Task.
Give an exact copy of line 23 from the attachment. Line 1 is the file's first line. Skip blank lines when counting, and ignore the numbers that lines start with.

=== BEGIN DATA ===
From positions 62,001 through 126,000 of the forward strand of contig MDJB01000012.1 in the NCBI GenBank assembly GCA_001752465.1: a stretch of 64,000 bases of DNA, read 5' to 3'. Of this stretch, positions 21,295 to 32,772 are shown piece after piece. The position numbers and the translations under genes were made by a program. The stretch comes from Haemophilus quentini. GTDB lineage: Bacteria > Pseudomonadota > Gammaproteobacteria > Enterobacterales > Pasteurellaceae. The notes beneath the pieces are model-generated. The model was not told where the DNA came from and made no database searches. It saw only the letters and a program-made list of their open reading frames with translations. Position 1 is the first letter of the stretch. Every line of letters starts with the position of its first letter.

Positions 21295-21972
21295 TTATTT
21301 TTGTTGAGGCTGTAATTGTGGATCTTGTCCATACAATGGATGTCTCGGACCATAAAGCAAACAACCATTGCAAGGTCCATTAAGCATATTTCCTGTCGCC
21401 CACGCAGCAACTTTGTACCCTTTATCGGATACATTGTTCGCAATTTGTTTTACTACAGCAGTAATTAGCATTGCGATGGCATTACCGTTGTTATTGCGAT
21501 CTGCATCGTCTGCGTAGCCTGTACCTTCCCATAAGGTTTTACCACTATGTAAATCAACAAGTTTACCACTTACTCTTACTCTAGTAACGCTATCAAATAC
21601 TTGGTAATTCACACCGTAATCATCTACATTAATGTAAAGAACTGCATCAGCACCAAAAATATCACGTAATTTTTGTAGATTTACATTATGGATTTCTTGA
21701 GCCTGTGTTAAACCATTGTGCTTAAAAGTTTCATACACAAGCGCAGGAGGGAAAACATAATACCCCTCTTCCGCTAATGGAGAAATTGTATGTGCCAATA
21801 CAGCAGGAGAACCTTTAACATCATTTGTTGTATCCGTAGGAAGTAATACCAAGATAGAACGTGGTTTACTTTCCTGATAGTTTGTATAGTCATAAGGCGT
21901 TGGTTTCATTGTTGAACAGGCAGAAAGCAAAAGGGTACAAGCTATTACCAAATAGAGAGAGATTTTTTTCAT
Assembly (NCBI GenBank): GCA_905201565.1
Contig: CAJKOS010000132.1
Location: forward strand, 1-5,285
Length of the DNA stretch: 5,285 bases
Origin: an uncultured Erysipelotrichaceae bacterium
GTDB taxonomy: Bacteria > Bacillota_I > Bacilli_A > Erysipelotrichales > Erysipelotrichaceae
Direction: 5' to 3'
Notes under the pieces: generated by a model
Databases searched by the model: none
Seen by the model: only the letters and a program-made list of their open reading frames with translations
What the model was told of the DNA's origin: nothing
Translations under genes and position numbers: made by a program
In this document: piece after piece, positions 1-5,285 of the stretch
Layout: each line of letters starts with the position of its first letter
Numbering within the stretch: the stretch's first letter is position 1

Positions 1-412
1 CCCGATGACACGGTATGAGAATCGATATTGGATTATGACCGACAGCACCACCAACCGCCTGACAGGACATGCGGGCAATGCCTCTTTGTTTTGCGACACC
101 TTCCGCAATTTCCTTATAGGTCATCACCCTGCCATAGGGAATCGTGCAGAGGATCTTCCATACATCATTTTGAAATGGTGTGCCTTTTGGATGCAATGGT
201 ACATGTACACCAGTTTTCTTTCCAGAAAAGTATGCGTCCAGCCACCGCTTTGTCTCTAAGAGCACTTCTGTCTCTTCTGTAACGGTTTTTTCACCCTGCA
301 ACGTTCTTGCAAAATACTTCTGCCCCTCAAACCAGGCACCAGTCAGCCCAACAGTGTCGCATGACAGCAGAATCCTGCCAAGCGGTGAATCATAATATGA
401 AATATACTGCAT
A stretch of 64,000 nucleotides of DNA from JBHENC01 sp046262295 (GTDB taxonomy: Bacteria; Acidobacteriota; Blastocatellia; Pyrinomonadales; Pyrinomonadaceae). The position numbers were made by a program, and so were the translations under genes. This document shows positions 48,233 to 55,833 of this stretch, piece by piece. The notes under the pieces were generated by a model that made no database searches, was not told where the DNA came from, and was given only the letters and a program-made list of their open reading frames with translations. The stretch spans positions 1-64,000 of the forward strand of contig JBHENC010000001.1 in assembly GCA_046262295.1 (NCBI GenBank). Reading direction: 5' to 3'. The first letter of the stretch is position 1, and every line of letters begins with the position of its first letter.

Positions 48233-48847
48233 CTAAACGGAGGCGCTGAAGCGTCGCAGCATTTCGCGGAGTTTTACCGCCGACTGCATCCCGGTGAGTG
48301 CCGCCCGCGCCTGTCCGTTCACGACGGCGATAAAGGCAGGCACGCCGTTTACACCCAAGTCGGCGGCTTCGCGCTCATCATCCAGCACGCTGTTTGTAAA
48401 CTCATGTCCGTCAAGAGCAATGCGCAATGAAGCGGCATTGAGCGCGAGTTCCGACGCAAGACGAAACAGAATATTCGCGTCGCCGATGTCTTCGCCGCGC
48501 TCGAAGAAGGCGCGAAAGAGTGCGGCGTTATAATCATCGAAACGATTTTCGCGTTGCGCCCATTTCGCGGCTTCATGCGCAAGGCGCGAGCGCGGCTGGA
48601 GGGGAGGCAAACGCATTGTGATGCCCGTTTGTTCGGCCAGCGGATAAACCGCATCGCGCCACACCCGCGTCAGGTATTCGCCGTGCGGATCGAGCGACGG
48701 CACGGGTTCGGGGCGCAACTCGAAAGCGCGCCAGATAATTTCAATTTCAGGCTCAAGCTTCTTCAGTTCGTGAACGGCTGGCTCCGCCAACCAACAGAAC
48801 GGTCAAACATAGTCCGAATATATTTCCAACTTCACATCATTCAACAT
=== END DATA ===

In this document: piece after piece, positions 1-5,285 of the stretch